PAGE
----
A point of interest on the Lost Souls of Hollywood Boulevard GPS-guided audio walking tour.
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The Magic Castle describes itself as “the most unusual private club in the world”—which, depending on your opinion of magicians, might be accurate. It is a club for magicians, illusionists and magic enthusiasts, and boasts not only a series of performance rooms but also a bar, library, private dining areas and even the Houdini Séance room. But the magical club didn’t open until 1963, the original three-storey Edwardian-era mansion was built by Los Angeles banker and real estate tycoon Rollin B. Lane sometime between 1908 and 1910, and the Lane family resided there until the 1940s.
The Magic Castle is actually the clubhouse for the Academy of Magical Arts, which was started by Los Angeles criminal attorney William W. Larsen, who, when he wasn’t helping out the local area gangsters (we assume) was dabbling in some side magic. Larsen was pretty into magic and contributed tricks to a magazine for magicians called The Sphinx before starting one of his own Genii, the Conjurer’s Magazine. Larsen liked magic so much that in 1936 when he started Genii he quit his law practice to pursue his magical side hustle full-time.
In 1951, after carting his wife and two sons, Bill and Mitt, around on his illusion road tour for a few years, Larsen announced the creation of the Academy of Magic. It’s goal was to “foster the appreciation and advancement of all aspects of magic as a performing art” and Larsen dreamed of one day opening an official clubhouse for the Academy. Unfortunately, he passed away a mere four years later in 1955, and never got to see his dreams come to fruition.
Luckily, Larsen’s sons were also pro magic. Bill, the oldest, was a TV producer for CBS, and his younger brother Mitt, a writer for NBC’s hit show Truth or Consequences, in 1961 when they signed a 40-year lease for the property that was soon to become their father’s dream magical clubhouse. Two years later, on January 2, 1963, the Magic Castle’s doors were officially opened, and it’s been operating ever since.
Now, to get into the Magic Castle, you actually have to say open sesame to an owl statue on a bookcase in the lobby. The wall will slide open and voila, you’re in. On the main floor is a 22-seat theatre called the Close-up Gallery, that features a performance space for tabletop sleight of hand and a baby grand piano that’s haunted by Invisible Irma. Irma was a friend of the home’s original owners, the Lane family, and a piano enthusiast, she used to play the baby grand piano when she visited. Yes, the piano featured in the Close-up Gallery is the original—it was customary at the time for prominent families to display a fancy piano as such, but none of the Lane’s actually played. In fact, Mr. Lane was not a music fan at all (or maybe it was more that he just didn’t like Irma’s playing) and had the piano removed from its prominent main entrance display to the third-floor tower where it sat untouched beside a guest room. Irma was not a fan of this move and took it as a personal slight (which it might have been) and vowed that she would come back and haunt the building. She died in 1932, and since then has been entertaining guests with piano tunes. Today, an empty bird cage sits by the piano for Irma’s canary—and if you slip a tip into the cage, the bird will chirp.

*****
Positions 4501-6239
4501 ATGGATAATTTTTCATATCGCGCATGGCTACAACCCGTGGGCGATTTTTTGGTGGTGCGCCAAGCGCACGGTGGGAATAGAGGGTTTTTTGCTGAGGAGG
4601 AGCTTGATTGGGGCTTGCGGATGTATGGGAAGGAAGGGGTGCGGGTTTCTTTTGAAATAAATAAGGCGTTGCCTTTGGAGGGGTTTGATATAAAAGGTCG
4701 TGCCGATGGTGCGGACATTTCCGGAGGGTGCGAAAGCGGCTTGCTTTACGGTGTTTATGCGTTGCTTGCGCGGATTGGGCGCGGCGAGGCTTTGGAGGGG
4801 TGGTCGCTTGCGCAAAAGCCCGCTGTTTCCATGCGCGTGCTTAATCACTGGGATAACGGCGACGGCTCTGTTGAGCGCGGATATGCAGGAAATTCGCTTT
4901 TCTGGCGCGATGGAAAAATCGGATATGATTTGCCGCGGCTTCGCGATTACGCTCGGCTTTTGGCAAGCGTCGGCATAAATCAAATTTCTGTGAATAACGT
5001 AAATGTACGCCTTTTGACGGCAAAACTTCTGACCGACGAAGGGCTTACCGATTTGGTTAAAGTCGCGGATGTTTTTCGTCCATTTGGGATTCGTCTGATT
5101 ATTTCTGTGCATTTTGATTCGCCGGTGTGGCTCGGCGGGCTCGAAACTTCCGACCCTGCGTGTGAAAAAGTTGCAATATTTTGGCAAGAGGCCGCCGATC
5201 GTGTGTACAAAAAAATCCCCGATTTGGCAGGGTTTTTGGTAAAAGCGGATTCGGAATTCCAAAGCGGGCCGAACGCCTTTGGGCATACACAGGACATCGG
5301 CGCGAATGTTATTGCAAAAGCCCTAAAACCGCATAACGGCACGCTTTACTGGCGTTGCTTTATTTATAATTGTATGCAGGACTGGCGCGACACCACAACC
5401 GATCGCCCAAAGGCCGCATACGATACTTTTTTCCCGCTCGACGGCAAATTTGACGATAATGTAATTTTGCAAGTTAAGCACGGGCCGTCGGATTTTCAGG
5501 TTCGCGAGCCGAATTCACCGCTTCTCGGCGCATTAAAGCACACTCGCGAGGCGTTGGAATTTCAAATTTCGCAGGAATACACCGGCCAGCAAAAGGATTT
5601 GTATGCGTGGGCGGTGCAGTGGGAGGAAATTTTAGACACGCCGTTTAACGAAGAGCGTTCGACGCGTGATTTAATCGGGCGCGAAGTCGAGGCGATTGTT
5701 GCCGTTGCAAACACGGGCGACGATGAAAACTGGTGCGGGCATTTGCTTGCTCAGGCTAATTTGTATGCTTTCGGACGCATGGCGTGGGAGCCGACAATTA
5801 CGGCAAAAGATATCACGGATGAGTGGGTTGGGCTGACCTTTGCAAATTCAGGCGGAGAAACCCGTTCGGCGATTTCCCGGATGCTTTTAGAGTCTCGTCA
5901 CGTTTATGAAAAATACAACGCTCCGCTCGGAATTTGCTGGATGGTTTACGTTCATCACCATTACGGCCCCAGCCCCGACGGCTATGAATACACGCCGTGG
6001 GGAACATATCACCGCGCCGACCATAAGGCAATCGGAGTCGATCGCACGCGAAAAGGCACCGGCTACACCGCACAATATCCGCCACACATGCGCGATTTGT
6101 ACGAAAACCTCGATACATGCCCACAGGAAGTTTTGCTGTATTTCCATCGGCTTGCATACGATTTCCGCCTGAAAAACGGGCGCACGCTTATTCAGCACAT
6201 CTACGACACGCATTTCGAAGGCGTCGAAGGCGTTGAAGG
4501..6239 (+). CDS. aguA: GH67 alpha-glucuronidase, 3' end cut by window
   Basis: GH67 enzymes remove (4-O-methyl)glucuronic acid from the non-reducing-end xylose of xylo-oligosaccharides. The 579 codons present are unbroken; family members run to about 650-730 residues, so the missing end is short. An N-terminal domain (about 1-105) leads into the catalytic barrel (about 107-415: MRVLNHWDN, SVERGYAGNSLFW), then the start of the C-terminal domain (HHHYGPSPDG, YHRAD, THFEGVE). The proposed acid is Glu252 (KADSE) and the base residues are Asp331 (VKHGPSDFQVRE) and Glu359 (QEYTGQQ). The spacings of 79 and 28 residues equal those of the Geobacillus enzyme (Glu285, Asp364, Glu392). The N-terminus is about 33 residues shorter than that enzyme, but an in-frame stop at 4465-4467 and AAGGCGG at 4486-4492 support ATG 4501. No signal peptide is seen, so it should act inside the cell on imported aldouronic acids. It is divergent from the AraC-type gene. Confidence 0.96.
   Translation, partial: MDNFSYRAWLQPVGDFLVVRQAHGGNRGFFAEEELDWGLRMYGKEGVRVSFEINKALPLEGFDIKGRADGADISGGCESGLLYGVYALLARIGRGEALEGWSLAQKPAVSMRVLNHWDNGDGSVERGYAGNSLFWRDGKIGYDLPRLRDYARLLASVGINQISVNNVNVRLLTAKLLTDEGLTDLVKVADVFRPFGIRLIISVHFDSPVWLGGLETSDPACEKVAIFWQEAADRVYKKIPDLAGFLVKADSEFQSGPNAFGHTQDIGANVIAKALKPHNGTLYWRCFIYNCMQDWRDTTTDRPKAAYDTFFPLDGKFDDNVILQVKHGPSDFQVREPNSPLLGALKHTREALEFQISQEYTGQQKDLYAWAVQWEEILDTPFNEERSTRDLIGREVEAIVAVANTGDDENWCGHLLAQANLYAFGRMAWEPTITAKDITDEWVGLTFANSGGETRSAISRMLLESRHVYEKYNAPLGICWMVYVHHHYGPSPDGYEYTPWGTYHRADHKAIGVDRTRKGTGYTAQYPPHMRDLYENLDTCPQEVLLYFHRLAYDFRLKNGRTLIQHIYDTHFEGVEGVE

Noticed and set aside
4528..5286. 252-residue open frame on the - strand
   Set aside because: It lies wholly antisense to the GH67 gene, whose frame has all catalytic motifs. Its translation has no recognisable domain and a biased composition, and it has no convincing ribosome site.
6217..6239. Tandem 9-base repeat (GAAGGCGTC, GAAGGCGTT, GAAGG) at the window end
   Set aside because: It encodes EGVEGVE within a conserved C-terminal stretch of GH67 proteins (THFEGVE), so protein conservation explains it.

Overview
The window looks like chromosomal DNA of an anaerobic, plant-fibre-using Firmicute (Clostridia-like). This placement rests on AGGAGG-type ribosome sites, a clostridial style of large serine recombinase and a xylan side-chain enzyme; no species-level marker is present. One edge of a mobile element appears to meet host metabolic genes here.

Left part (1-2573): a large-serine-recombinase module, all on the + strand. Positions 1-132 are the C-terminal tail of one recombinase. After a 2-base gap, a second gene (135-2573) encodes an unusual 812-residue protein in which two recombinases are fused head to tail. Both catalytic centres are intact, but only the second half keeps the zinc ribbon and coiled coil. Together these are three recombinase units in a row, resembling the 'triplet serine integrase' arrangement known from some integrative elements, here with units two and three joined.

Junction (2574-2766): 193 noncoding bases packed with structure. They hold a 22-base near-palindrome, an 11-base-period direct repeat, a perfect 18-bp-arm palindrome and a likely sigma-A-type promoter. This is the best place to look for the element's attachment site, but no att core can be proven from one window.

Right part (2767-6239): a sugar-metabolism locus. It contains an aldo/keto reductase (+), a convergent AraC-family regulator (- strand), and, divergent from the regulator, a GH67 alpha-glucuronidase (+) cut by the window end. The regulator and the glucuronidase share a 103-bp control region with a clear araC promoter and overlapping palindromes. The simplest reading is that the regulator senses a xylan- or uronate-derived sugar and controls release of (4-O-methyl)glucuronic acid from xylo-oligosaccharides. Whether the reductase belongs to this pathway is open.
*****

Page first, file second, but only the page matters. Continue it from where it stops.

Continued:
But Irma isn’t the only ghost lurking around the Magic Castle these days. In the 1970s, the membership of the clubhouse increased and so an annex was added that included the Parlour of Prestidigitation which has seating for 60, along with the Palace of Mystery theatre that can seat 120. Outside the Palace you’ll find an old wooden phone booth, and if you enter the booth and close the door you might find yourself staring face-to-face with the reflection of a skeleton. Not only that, but the voices of unseen women and men are often heard. And workers and club members of the Castle try to do their best to remember to turn on the Place’s ghost light, which stays on for “safety reasons” but nights that it’s forgotten the ghosts enter the area and play tricks on the room’s electrical.
The Magic Castle formerly had an underground garage but that too was transformed into a performance space and screening room, that adjoins the basement library and the WC Fields Bar to adapt to their growing membership. And the Parlour, featured in the basement, is haunted by an “unknown entity” that likes to flick lights on when no one’s around.
The older of the Larsen brothers, Bill, is also still lurking around the Magic Castles. When workers start chatting about him, the Grandfather clock in the house starts to go wild, regardless of the time. Footsteps, noises and voices are all reported by staff, there’s a ghost bartender who serves patrons behind the bar in the haunted cellar, and, finally, the ghost of former greeter and resident performer Jay Ose can also be found in the haunted cellar chilling visitors and wine alike.
The Magic Castle today is a private club open to members and their guests, so sadly you and I can’t just go waltzing in for dinner. But if you happen to know a member, magician or are one yourself, you might be lucky enough to visit the ghosts of this magical place.
If you're looking at Magic Castle, turn around and cross Franklin Avenue at the crosswalk. We're going to head south down the north orange drive sidewalk, on the left side of the street.
Lost Souls of Hollywood
This POI is featured on the Lost Souls of Hollywood Audio Walking Tour, part of the Tripvia Tours mobile app available for Android & Apple.
All audio walking tours are self-guided and include fully narrated commentary.
Each POI has a fun multiple choice trivia challenge you can test your skills on.
The trivia questions are separate from the commentary and completely optional.
The app keeps score for you so you can challenge your friends and family.